Members of the Zimbabwe Defence Forces received their 2015 bonuses yesterday as Government honours its pledge to pay civil servants their bonuses, despite the obtaining cash flow challenges.It was a case of “smiling all the way to the bank” as members of the defence forces, comprising the Zimbabwe National Army and the Air Force of Zimbabwe, withdrew their bonuses which they had awaited since November last year.
Some banks in Harare had queues spilling outside their banking halls, as ZDF members withdrew the bonuses, together with their February salaries. Next on the payment schedule will be the Zimbabwe Republic Police, Zimbabwe Prisons and Correctional Services and those in the health sector who will get their bonuses next month, while those in Education will be paid in April.
The rest of the civil service and grant-aided institutions will be paid in May. Public Service, Labour and Social Welfare Minister Prisca Mupfumira yesterday confirmed that Government had started paying the bonuses.
“As Government, we honour our commitments and we are much concerned about the welfare of the workers,” she said. Zimbabwe Teachers Association chief executive Mr Sifiso Ndlovu applauded Government for sticking to its promise. “Government has shown commitment to respect the civil servants’ right to a bonus,” he said.
“Finally, the operational commitment has been put into practice and the workers can now remain focused on service delivery.” College Lecturers Association of Zimbabwe president Mr David Dzatsunga said: “We appreciate that finally the employer has walked the talk on bonuses and hope that the same honesty will permeate all facets of Government.
“We also hope to see the same with non-monetary incentives which will cushion us from the low salaries we are getting.” Progressive Teachers Union of Zimbabwe secretary general Mr Raymond Majongwe added: “President Mugabe has lived to his word and we await the same on other promises made to better our conditions of service. We still hope as the Apex Council to meet him and discuss some of the serious challenges we are facing.”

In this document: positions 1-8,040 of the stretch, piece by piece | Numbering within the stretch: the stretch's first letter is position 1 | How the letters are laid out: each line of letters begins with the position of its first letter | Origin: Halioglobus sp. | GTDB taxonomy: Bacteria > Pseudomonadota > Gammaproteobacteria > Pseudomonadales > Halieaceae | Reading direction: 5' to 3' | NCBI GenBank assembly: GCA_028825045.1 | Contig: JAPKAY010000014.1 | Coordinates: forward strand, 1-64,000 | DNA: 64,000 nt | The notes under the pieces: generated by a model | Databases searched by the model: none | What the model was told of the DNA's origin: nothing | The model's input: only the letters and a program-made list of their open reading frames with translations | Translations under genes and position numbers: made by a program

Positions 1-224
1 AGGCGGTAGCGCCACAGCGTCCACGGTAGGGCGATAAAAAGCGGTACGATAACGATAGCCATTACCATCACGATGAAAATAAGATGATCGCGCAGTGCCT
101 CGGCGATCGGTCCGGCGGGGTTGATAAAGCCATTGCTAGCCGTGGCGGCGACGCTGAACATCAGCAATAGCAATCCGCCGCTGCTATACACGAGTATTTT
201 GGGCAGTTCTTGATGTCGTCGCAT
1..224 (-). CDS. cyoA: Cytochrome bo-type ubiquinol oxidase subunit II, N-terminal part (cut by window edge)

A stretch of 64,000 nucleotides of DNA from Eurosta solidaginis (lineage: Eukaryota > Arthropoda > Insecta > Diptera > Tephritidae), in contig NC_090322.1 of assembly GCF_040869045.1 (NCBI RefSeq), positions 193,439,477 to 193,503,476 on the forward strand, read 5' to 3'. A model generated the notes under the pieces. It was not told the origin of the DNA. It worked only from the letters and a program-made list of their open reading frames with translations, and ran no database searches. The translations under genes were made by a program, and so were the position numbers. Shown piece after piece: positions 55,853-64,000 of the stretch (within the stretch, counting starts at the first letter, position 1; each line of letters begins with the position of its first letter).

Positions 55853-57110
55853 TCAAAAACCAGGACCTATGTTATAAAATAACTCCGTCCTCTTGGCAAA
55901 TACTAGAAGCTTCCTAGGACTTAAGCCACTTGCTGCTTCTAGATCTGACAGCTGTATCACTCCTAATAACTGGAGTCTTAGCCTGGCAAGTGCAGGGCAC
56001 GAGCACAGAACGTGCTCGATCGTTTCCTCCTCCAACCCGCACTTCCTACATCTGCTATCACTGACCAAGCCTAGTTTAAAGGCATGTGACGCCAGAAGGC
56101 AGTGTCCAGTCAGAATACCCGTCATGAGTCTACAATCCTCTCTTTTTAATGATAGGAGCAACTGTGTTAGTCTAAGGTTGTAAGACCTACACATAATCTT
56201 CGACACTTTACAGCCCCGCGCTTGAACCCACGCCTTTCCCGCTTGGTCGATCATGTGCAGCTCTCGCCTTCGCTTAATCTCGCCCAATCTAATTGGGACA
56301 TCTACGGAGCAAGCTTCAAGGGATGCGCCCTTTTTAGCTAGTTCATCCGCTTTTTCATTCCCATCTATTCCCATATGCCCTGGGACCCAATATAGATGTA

Due to tight fiscal space, Finance and Economic Development Minister Patrick Chinamasa had early last year contemplated suspending payment of bonuses for 2015 and 2016 to create space for funding Zim-Asset projects.
The move irked civil servants and President Mugabe overturned it, saying: “When Government bestows a benefit on civil servants, that benefit cannot be withdrawn because it has become a right.” The payment of bonuses is being staggered as Government’s tight fiscal space does not allow a once-off payment.
Delays in the payment of 2015 bonuses saw some civil servants threatening to strike, not before their representatives met Reserve Bank of Zimbabwe Governor Dr John Mangudya who took them through what Government had in its coffers at that time. This satisfied the representatives who subsequently ruled out the industrial action.
At least 83 percent of Government revenue is servicing salaries and Government has come up with a number of strategies to reduce the wage bill. Government is rationalising the civil service following an audit carried out last year by the Public Service Commission. Meanwhile, civil servants have elected Mrs Cecelia Alexander of the Public Service Association as the new Apex chairperson, replacing Zimta president Mr Richard Gundane, whose one year tenure ended last month.
Mrs Alexander will be deputised by Mr Enock Paradzai of PTUZ, while Mr Dzatsunga is the new secretary. Apex Council is an umbrella body which brings together public sector unions in salary negotiations with Government.